Hannah’s Happiness Coming Your Way

Photo by George Becker on Pexels.com

Hannah Whitall Smith wrote about living with deep joy regardless of circumstances. Over the next six weeks, I will post part of her most famous book, The Christian’s Secret of a Happy Life, but in a modernized and highly condensed version. Each chapter is based on these truths:

  • God loves us.
  • Our sins are forgiven through Jesus Christ.
  • God gives us eternal life through his Son.
  • The Bible is God’s word, every bit of it true and reliable.

And here is Chapter 1: You don’t have to sin.

A keen observer once said to me, “You can’t expect outsiders to want anything as uncomfortable as the Christian life appears to be.” Sadly, the Christian life, as it is often lived, looks rather miserable. Following Christ ought to be something that makes people happy!

Can you remember the exquisite joy you experienced when you first came to know the Lord and his mighty saving power? Has your day to day experience been something altogether different? Perhaps you have rejoiced in your knowledge of the truth without having let those truths impact your daily life. This is not what Jesus had in mind when he died for you! He did not mean for you to live a life of discouragement, forever bound up in a variety of sins. Consider these verses:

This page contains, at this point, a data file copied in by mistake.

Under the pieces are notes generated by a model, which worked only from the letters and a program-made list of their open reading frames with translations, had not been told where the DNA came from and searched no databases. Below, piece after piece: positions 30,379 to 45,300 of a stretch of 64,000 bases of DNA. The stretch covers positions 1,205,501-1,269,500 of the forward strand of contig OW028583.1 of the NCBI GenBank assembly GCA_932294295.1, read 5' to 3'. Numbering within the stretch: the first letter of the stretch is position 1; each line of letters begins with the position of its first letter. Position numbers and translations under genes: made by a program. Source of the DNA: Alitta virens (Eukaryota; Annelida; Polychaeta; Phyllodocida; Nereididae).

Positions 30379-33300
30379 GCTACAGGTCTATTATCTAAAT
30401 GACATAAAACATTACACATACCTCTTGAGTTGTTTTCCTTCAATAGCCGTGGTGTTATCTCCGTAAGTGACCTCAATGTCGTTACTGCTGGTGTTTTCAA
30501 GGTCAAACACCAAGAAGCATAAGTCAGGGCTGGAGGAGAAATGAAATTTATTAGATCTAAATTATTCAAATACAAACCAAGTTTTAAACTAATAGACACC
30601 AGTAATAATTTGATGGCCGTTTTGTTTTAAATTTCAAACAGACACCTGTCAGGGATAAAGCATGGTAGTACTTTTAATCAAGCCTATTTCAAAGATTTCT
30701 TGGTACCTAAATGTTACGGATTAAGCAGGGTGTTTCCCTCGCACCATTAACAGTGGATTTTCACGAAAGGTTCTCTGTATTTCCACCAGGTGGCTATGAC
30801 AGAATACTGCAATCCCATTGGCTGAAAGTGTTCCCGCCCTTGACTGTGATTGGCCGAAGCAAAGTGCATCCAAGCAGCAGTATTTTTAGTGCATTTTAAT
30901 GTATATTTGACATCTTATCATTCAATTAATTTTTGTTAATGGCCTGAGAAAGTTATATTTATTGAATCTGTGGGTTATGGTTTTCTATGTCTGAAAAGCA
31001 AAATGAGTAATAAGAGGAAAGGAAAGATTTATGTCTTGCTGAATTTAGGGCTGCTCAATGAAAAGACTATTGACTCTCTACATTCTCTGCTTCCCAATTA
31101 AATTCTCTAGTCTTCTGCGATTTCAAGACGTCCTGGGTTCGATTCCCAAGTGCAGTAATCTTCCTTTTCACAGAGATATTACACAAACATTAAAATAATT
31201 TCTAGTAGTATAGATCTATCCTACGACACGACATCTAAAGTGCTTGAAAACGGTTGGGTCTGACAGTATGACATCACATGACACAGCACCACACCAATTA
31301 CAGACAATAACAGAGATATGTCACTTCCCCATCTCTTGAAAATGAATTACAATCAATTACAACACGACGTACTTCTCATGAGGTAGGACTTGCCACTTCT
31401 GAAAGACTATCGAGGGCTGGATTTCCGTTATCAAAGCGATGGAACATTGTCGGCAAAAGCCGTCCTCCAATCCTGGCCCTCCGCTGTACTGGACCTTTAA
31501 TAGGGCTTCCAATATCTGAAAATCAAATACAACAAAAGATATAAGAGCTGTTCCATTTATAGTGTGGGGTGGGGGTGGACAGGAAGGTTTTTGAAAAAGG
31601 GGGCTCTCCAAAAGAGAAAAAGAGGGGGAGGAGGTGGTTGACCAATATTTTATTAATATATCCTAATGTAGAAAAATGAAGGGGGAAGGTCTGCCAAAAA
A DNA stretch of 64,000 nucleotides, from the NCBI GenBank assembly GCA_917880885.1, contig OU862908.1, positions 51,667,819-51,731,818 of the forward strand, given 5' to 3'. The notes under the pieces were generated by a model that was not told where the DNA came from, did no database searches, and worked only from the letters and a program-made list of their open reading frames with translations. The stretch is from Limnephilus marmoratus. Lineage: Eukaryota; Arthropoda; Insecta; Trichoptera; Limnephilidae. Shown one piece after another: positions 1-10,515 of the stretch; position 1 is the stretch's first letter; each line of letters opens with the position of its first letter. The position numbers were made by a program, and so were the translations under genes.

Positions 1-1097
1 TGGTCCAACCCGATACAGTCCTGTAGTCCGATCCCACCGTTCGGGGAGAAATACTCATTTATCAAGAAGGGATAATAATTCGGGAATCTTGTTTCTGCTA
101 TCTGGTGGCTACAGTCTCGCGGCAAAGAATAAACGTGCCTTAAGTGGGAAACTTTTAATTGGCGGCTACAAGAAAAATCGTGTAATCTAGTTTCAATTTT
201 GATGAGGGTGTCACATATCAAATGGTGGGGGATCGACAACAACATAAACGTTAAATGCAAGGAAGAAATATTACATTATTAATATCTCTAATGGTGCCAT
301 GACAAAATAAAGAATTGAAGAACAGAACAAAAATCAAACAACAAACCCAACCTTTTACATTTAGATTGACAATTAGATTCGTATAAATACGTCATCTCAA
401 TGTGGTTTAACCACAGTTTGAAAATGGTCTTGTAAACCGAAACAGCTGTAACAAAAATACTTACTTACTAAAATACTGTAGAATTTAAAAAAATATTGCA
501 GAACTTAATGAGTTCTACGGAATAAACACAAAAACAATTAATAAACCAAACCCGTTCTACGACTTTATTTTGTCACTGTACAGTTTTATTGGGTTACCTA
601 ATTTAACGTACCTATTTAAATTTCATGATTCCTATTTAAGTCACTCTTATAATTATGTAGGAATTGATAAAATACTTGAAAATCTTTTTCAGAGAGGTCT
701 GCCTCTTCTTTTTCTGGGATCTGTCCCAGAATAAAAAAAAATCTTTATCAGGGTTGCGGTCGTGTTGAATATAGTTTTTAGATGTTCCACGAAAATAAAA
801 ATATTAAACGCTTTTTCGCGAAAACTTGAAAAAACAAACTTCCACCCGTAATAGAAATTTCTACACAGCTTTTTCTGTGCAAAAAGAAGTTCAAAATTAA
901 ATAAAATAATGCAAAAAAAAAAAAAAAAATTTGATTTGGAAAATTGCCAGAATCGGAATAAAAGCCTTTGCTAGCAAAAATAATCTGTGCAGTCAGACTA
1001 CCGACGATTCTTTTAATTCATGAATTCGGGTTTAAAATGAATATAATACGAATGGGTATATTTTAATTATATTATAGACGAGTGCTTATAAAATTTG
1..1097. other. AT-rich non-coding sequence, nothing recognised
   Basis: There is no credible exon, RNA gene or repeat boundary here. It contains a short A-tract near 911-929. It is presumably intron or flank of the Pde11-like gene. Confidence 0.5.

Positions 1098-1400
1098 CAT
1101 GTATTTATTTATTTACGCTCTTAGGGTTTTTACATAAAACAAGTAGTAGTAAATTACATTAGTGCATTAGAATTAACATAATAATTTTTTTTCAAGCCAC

• “It teaches us to say ‘No’ to ungodliness and worldly passions, and to live self-controlled, upright and godly lives in this present age (Titus 2:12).
  • “Put on the new self, created to be like God in true righteousness and holiness” (Ephesians 4:4).
  • “We should no longer be slaves to sin” (Romans 6:6).

Jesus came to save you, now, in this life, from the power and dominion of sin. If you doubt this, search your Bible, and study every verse concerning the purpose and object of his death on the cross. Far more mention is made of a present salvation from sin than of a future salvation in heaven beyond. His death and resurrection deliver us from our sins, from our bondage, from our defilement. Not a hint is given, anywhere, that this deliverance is to be limited or partial or delayed until after our death.